New Delhi, Dec 15 (ANI): Stating that Nepal looks upon both India and China as new opportunities for development, Nepal's Former Foreign Minister Dr. Prakash Chandra Lohani on Wednesday proposed a trans Himalayan rail link, connecting the two Asian giants through the Himalayan Republic.
Dr. Lohani, the co-chairman and parliamentary department head of Rashtriya Janashakti Party (RJP), said developing this new connectivity as a rail link would immensely help all the three nations, especially India and China, world's top emerging economies, whose bilateral trade is increasing rapidly.The notion of regional connectivity and Nepal as the link is a big challenge," said Dr. Lohani, while making a presentation on "Nepal's evolving relations with India and China" at Observer Research Foundation, a public policy think tank headquartered at New Delhi.
Pointing out that Nepal will remain sensitive to the "minimum national interests" of both China and India, Dr. Lohani also called for cooperation between these countries to utilize the Himalayan water resources in the best possible way.
"Water is going to be a big issue in the region. With India growing so fast, it requires lots of water for its needs," Dr. Lohani pointed out, stressing that already Nepal is providing huge water resources.
Dr. Lohani said India and China, in consultation with the international community, should make it clear to parties in Nepal that leading the State through constitutional means is the only acceptable route to power and not street revolution to "capture the state" as advocated by the Maoists.
"A democratic and strong Nepali state - ideologically democratic, economically liberal and linked with the rising giants in our neighbourhood is in the best national interest of India, in all three areas - political, economic and security," he argued.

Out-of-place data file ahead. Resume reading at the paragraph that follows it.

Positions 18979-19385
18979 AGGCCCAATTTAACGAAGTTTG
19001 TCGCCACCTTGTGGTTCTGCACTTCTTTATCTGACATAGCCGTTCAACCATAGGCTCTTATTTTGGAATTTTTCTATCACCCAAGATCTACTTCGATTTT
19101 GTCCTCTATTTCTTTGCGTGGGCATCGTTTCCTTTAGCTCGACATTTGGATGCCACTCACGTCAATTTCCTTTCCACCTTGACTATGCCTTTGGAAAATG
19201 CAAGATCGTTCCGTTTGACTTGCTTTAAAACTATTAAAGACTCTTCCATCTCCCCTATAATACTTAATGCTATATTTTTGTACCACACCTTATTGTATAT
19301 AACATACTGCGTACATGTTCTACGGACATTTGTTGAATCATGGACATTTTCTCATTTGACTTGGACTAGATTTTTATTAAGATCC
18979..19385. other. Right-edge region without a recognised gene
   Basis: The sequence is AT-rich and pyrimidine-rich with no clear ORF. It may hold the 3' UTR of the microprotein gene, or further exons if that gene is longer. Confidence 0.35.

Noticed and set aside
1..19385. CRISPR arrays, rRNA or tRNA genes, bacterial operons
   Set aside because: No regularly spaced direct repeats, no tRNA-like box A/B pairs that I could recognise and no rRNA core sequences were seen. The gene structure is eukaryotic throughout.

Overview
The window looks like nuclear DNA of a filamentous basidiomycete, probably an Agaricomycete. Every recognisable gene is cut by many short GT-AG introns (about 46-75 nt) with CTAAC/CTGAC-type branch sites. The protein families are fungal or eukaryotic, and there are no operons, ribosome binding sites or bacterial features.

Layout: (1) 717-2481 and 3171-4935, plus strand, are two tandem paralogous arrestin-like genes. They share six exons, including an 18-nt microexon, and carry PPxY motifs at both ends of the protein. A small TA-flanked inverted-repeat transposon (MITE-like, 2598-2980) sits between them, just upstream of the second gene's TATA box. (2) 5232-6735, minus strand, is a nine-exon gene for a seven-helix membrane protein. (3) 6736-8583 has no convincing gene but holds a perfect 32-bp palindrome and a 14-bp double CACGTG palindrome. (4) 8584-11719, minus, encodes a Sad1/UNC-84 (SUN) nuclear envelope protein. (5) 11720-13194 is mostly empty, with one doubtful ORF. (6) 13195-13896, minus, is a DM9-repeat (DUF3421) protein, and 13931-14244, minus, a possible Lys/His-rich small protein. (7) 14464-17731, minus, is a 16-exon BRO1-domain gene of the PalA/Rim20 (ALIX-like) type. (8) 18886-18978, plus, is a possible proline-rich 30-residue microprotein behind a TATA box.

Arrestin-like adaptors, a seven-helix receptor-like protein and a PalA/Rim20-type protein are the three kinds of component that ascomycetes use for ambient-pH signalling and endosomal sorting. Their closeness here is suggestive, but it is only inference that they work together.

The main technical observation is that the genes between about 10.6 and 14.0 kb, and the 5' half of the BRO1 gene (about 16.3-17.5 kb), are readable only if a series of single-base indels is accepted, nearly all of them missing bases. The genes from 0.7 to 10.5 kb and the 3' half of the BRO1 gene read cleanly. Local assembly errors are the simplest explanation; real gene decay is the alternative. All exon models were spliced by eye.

Dr. Lohani further said the big neighbours should also resist the temptation to manipulate or micro-manage Nepali politics, which he described as the viceroy syndrome.
Saying that the perception of nationality and nationhood is emerging in a strong way in Nepal, he said Nepali people are not anti-Indian but only pro-Nepal.
"Raising issues with India on trade, water resources, and even aspects of security is not being anti-India. It is just trying to see it from the interest of Nepal and seeking on a common space that is acceptable to both," Dr. Lohani contended.
"Being a pro Nepali is not against India's national interest on all three areas - political, economic and security," he said.
Dr. Lohani also stressed that there is a need for candid communication and no name-calling, understanding each other's objectives and constraints.Development of trust based on dealings that are seen as being just and fair" is the need of the hour, he said.
Former Ambassadors to Nepal, experts and academics took part in the discussion, which was chaired by M. Rasgotra, President of ORF Centre for International Relations and a former Foreign Secretary. (ANI)